1st May, 2013

Berg v BRFC

Ostensible authority of a Managing Director

Can a football manager who agrees the terms of a contract of employment with the Managing Director of the Club he is joining assume that the MD has authority to enter into that contract ? Not necessarily, argued the Defendant Club before the High Court in Berg v Blackburn Rovers FC.

Henning Berg, the ex-Manchester United and Blackburn player, who gained 100 caps for Norway, was appointed as Blackburn Manager on a 3 year fixed term contract in November 2012. He was dismissed after only 57 days in post. His dismissal triggered a clause in his contract under the terms of which he became entitled to a payment of basic salary (calculated on the basis of a set formula) for the balance of his fixed term. Initially, the Club admitted the claim and sought time to pay. It then applied to the High Court to withdraw its admission on two grounds, namely that the Managing Director who had agreed the terms of the contract only had authority to agree to a liquidated damages clause based on 12 months’ basic salary, and secondly that the clause in question constituted a penalty.

The High Court dismissed both arguments and ordered the Club to pay the full amount claimed.
1. In a lengthy judgment, the High Court said the following in relation to the issue of ostensible authority:

2. “(Blackburn’s) case is that Mr Shaw did not have actual authority to conclude the contract. At no stage was it suggested in the course of (pre-contract) discussions that approval would have to be sought before the contract could be signed or that if signed the contract could not take effect until such approval had been obtained”.

3. Blackburn’s case before the High Court was that by no later than 8 April 2013, the Club had concluded that Henning Berg’s contract had been entered into by Mr Shaw on its behalf in breach of express instructions given to him by Mrs Desai of the Club’s owners. This was despite the fact that on 9 April 2013 a news item was posted on the Club’s own website, which was in these terms:

4. “Following recent and misleading media speculation Blackburn Rovers FC would like to offer clarification on the situation concerning former manager Henning Berg. The owners wish to make it clear that the club’s lawyers are actively seeking agreement with Mr Berg on the settlement of his contract. They also wish it to be known that a £500,000 instalment has already been paid to Mr Berg. Additionally the owners would like to state that there is no investigation into this matter with regard to managing director Derek Shaw who continues to have their complete backing and support”.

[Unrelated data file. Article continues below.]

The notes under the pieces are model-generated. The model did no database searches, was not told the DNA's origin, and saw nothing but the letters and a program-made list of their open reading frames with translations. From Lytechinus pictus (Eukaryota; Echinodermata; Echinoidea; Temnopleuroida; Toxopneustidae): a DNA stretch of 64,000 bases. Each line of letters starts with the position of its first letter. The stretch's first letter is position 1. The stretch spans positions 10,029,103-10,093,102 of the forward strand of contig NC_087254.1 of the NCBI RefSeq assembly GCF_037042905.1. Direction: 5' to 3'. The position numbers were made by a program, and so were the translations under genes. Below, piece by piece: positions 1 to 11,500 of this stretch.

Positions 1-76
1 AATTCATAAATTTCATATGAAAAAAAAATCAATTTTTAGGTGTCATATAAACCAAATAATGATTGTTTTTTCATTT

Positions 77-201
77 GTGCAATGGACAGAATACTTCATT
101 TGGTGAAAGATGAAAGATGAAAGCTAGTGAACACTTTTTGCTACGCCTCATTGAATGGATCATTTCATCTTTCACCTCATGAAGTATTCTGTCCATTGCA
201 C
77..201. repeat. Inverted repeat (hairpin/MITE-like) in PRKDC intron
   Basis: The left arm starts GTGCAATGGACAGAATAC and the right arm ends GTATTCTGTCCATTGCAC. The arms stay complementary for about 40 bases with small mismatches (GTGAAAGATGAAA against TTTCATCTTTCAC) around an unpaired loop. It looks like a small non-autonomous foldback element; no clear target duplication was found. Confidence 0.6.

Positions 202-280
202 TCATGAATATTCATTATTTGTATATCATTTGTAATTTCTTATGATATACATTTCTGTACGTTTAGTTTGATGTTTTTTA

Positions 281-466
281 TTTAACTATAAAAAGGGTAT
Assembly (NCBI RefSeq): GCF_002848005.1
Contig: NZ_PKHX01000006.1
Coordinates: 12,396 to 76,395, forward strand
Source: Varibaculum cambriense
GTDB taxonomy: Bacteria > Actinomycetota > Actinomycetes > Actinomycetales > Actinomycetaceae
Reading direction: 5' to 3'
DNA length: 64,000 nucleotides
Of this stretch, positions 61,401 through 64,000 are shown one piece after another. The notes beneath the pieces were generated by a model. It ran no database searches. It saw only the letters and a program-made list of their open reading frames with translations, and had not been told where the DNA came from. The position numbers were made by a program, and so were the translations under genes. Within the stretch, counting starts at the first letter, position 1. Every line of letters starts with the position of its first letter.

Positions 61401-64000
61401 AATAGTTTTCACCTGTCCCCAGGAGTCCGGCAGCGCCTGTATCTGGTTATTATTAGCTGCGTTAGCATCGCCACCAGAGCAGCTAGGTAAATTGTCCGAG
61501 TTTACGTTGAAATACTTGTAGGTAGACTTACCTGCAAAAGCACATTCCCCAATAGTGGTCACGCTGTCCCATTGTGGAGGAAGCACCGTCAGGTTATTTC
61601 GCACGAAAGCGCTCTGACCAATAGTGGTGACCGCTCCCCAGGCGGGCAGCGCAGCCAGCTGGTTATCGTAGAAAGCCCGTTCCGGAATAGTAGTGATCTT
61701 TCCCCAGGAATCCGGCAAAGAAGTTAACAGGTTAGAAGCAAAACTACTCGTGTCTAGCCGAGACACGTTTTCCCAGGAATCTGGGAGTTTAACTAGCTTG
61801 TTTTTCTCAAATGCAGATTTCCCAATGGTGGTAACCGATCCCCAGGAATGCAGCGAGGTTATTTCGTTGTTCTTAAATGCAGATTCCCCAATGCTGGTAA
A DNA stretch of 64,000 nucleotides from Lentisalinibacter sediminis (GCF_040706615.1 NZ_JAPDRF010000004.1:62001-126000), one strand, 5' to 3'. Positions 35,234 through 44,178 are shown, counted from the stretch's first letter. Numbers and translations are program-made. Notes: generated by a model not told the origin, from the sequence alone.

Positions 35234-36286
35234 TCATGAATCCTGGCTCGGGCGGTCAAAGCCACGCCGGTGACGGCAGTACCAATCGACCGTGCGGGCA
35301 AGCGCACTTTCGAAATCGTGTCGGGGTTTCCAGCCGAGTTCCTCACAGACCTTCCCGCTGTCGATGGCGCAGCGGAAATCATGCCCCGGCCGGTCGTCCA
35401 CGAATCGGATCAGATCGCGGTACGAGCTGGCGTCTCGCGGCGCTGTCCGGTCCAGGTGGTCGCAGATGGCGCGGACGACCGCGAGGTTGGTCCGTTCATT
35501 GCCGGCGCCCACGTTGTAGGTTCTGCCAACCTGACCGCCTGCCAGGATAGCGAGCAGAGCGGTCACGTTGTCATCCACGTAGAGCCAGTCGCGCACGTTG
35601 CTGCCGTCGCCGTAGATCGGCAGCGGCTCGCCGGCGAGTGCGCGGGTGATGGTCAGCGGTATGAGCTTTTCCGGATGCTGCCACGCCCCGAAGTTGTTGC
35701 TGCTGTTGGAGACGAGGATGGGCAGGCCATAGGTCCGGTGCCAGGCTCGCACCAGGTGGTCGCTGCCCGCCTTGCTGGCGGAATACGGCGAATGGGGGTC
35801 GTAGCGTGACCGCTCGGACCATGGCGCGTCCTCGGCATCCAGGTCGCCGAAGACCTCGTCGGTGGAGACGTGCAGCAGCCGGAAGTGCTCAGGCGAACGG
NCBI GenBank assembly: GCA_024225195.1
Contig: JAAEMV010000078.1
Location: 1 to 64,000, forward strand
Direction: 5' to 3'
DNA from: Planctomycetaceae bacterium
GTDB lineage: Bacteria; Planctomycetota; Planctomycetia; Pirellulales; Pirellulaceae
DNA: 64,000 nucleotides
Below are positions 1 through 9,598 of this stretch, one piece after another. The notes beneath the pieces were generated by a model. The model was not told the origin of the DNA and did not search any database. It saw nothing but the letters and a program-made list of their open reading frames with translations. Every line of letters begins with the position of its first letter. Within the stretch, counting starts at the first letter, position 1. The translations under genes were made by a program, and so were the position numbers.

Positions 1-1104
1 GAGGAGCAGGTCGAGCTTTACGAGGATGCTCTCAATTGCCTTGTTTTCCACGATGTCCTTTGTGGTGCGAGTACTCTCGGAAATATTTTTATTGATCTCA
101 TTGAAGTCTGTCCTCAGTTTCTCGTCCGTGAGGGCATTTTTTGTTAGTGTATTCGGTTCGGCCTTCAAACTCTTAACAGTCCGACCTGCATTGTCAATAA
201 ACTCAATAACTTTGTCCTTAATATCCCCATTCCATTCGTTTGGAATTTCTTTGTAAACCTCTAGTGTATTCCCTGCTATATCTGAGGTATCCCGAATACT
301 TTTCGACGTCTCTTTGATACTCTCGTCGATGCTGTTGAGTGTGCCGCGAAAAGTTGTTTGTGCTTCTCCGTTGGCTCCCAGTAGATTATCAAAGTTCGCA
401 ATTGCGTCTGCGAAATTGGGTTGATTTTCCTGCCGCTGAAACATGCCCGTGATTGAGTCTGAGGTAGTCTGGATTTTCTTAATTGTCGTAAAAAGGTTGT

5. The Judge held:

6. “In my judgment it is unarguable to suggest that the Managing Director of Blackburn does not have implied or usual authority to sign employment contracts on its behalf”.

7. Blackburn’s application for permission to appeal was dismissed.

8. One surprising feature of the case was recorded in the following terms in the Court’s judgment:

9. “It is Blackburn’s case that in effect Mr Shaw is operating the affairs of Blackburn outside the control of the owners. It is said that an aspect of this conduct was the posting of the press announcement referred to above, which it is contended was posted on the direction of Mr Shaw without the permission of the owners or any of them, and was not removed thereafter (and in the event not until the late afternoon of 24th April 2013) because Mr Shaw failed and refused to instruct Blackburn staff to do so”.

Notwithstanding the outcome, this case perhaps serves as a warning to employees to ensure, when agreeing the terms of any contract of employment, that the person they are dealing with on the employer’s behalf has authority to commit the employer to the terms of that contract.

Paul Gilroy KC, instructed by Slater & Gordon, appeared on behalf of Henning Berg.

Please see the final report and judgement.

Please also see below, reports from the national press.





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